Mouse iPSC generation
Retrovirus were produced by transfection of plat-E cells with pMXs retroviral vectors containing the coding sequences of mouse Oct4, Sox2, Klf4, Nanog, Nanog K138/K169R mutant, USP21-SV, USP21-LV and USP21-C221A. MEFs were seeded at a density of 150,000 cells per well in a six-well plate 18 h before infection. Virus containing supernatants, supplemented with 4–8 μg ml−1 polybrene, were added onto the plates of MEF cultures and spun at 2,500 r.p.m. for 90 min to ensure their infection. Medium was changed immediately after virus transduction. Two days post virus infection, MEFs were digested into single cells and reseeded at a density of 5,000 or 10,000 cells per well on 24-well plates pre-seeded with irradiated MEF feeders, supplemented with mES medium (DMEM supplemented with 15% FBS, 2 mM L-glutamax, 0.1 mM NEAA, 0.1 mM β-mercaptoethanol 1,000 U ml−1 LIF, 100 U ml−1 penicillin and 100 μg ml−1 streptomycin). At day 6, culture medium was replaced with KSR medium (KO DMEM supplemented with 15% KO serum replacement, 2 mM L-glutamax, 0.1 mM NEAAs, 0.1 mM β-mercaptoethanol, 1,000 U ml−1 LIF, 100 U ml−1 penicillin and 100 μg ml−1 streptomycin). Images of representative wells were taken, and AP-positive colonies or GFP-positive colonies were counted at day 12 or day 16 post infection.
Total RNA was Trizol-extracted, column-purified and reverse-transcribed using PrimeScript 1st Strand Cdna Synthesis kit (Takara). Primer sequences used to test gene expression are available in Supplementary Table 1. ChIP was performed according to the manufacturer’s instructions (CST, #9004). For ChIP–qPCR analysis, 1 ng ChIP DNA was used for each PCR. All qPCR analyses were performed using Fast SYBR Green (Takara). Primer sequences are available in Supplementary Table 2.
Library preparation. An amount of 5–10 ng of ChIP DNA was used for the generation of libraries for deep-sequencing using the NEXTflex ChIP-Seq kit. In brief, the DNA was end-repaired following adding an A-base to the end-repaired DNA fragments. Illumina adaptors (regular or multiplex) were ligated to the ChIP DNA fragments and 100–300 bp of size fractions were excised from 2% agarose gel. Adaptor-modified fragments library preparation was validated in bioanalyser for quantity and size before putting into sequencing (The Beijing Genomics Institute).
ChIP-Seq data analysis
All fastq files including previously published samples were aligned to the Mouse reference genome (UCSC, mm10 assembly) using Bowtie (settings: -p 20 -S -m 1). Only uniquely mapped reads were retained for analysis in this study. Peak detection was performed using the MACS version 2 software59 with default settings (except: ‘--broad --format=BAM -g mm’). The ‘—broad’ parameters causes MACS to output both ‘normal’ and ‘broad’ peaks, where normal peaks are merged into broad peaks if they are closely located on the same chromosome. All the analyses were based on broad peaks. IgG samples were used as peak calling controls. Chromosomal positions were annotated to the RefSeq database (mm9) using the UCSC refFlat table60. To avoid redundancy, only the longest transcript of each gene was used. All chromosomal interval overlaps were performed using ‘intersectBed’ script from UCSC. To create a bigwig (that is, wiggle format) file, each mapped read was first extended in the 3′-direction to a total length of 250 bases (our estimated fragment length). The modified alignment file was then transformed to a bedGraph file, where densities were scaled according to millions of uniquely mapped reads, before finally being converted to a bigwig file. All the target genes were analysed by the BETA-minus of cistrome. Peaks considered to contribute to the genes: 10,000 bp; the distance from gene transcription start site within which peaks will be selected: 100,000 bp. The USP21 peaks were used as input to Cistrome BETA-minus tool with default settings to predict the target genes. The target genes of Nanog were predicted the same way. The ChIP-Seq data have been submitted to the Gene Expression Omnibus (GEO) database (GSE79890). The Nanog-binding site used to test in our study are showed in Supplementary Table 3. Nanog ChIP-Seq data refer to GEO DataSets under accession code GSE44764 (ref. 61).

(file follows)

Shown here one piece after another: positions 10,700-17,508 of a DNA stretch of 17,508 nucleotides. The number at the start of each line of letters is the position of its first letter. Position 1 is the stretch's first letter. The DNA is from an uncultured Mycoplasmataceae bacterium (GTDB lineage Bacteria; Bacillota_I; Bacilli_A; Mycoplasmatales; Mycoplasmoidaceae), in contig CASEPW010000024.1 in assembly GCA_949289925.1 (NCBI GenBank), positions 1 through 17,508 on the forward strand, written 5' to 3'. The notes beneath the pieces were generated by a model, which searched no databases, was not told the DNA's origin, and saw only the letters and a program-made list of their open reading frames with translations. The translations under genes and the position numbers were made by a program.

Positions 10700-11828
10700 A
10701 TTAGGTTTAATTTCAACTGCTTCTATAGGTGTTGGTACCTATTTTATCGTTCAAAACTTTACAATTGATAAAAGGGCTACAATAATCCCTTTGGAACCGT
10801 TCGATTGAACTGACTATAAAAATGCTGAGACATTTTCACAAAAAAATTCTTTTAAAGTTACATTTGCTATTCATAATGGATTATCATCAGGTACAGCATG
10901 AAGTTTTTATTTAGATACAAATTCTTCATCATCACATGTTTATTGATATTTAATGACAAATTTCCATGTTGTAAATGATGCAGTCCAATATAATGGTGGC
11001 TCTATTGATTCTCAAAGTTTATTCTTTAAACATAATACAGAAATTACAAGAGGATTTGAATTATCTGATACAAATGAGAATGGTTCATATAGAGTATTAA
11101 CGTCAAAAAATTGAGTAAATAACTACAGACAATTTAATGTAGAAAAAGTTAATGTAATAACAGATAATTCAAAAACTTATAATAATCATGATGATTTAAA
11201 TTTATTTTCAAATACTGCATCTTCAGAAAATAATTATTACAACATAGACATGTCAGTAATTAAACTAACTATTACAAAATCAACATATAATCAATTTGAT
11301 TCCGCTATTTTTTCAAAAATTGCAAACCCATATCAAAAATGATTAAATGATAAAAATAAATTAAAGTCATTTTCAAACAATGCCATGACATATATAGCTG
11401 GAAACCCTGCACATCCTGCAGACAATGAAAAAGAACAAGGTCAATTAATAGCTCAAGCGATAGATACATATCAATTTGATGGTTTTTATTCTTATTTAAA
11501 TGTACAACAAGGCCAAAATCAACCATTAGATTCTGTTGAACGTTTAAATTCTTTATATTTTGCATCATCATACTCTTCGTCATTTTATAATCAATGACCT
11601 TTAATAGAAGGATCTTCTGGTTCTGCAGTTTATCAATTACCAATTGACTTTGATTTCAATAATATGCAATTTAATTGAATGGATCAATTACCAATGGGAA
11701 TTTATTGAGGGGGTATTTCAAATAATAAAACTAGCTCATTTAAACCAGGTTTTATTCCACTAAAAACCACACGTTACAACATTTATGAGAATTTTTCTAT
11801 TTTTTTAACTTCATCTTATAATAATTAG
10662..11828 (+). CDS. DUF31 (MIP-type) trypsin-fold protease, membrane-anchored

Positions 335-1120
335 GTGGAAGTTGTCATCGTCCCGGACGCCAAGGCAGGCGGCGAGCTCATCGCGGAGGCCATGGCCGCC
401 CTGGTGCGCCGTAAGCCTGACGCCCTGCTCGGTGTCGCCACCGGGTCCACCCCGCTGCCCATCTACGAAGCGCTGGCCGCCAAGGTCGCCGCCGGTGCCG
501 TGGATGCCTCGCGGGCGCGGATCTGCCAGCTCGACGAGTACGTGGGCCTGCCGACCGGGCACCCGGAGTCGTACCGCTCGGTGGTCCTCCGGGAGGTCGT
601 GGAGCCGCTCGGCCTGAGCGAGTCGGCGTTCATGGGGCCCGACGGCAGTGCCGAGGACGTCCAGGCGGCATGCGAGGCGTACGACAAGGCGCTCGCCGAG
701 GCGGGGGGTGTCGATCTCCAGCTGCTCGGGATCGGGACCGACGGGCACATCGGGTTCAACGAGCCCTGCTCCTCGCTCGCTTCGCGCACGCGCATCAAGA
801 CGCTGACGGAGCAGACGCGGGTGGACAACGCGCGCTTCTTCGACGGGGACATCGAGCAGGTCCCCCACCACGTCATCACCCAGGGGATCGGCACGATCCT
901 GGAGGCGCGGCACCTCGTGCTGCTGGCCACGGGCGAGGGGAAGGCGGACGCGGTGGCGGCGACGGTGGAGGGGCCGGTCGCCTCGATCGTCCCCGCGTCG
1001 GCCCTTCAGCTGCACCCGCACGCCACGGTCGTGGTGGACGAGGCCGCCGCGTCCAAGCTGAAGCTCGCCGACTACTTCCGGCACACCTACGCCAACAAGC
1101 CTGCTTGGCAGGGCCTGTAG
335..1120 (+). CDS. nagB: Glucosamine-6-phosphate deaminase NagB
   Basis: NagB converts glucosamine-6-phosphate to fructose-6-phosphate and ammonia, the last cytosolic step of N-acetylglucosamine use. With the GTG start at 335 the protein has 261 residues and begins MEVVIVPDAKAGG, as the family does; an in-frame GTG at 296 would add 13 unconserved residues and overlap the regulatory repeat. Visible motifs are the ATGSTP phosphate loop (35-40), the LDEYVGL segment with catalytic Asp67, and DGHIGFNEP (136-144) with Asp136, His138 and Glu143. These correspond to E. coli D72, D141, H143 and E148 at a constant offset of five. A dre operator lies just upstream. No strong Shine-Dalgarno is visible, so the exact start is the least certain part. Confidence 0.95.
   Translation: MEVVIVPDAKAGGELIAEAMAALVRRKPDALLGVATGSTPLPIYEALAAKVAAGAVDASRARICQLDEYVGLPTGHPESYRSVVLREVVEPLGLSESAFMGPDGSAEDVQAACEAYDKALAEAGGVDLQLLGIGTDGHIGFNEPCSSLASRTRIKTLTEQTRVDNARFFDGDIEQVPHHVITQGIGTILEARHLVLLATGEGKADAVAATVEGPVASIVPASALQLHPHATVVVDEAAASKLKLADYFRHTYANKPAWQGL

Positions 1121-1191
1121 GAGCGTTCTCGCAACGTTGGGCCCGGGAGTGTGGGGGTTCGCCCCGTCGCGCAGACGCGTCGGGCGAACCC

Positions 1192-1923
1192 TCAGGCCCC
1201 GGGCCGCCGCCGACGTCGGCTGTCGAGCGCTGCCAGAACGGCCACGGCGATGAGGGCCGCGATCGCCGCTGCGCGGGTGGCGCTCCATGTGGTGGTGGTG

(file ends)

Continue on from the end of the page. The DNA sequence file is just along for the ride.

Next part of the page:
Generation of the Flag-USP21 stable cell line
Flag-USP21 WT/SD/SA mESC stable cell line was generating using CRISPR-CAS methods62. In brief, guide RNA (gRNA) expression vectors were constructed for pGS3-T7-gRNA. The sequence of gRNA (target to Rosa26) is 5′-TCGTGATCTGCAACTCCAG-3′. Flag-USP21 was ligated to the Sall and MluI site of Rosa26-puro-CAG donor vector. Then, we inserted the Flag-USP21 into the mouse Rosa26 safe harbour site via homologous recombination. An amount of 40 μg donor vector was electroporated into 0.3–0.4 million E14 cells along with 5 μg each of the Rosa26 gRNA and pCas9-GFP plasmid (Amaxa kit R, program A-24; Lonza). One week after electroporation, cells were replated into 150-mm dishes at clonal density. Individual colonies were subsequently selected under the fluorescence microscope and expanded in 24-well dishes. Analysis of Flag-USP21 stable cell line by western blotting.
ESC differentiation assays
The differentiation of E14 cells was induced by the withdrawal of LIF or treatment with 10 μM RA.
MEK–ERK pathway stimulation in mESCs
E14 cells were cultured in N2B27 medium overnight and then treated with 25 ng ml−1 mFGF4 for 12 h before collecting for immunoblotting analysis.
For AP staining, the cells were fixed with 4% paraformaldehyde in PBS for 30 s and rinsed once with PBS. Detection was performed using a leukocyte AP kit (Sigma, catalogue no 85L3R) according to the manufacturer’s protocol.
Statistical analyses were performed with a two-tailed unpaired Student’s t-test and experiments that contain multiple samples were performed with analysis of variance followed by a multiple comparisons test. The data are presented as the means±s.d. The mean is calculated from truly independent experiments. The values of P<0.05 were considered statistically significant.
The authors declare that all data supporting the findings of this study are available within the article and its Supplementary Information files or from the corresponding author on reasonable request. Usp21 ChIP-Seq data have been deposited in the NCBI GEO database under accession code GSE79890 (https://www.ncbi.nlm.nih.gov/geo/query/acc.cgi?acc=GSE79890).
How to cite this article: Jin, J. et al. The deubiquitinase USP21 maintains the stemness of mouse embryonic stem cells via stabilization of Nanog. Nat. Commun. 7, 13594 doi: 10.1038/ncomms13594 (2016).
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We thank Drs Dianqing Wu, Xiaoqing Zhang, Duanqing Pei, Yin Jing and Mienchie Hung for kindly providing reagents. This work was supported by grants from the Ministry of Science and Technology of China (973 program 2012CB910404, 2015CB964503), the Chinese Academy of Sciences (XDA01040301), the National Natural Science Foundation of China (91519322, 91440104, 31222037, 31171338, 81502559, 81425024 and 31371511) and the Doctoral Fund of Ministry of Education of China (20130076110022).
The authors declare no competing financial interests.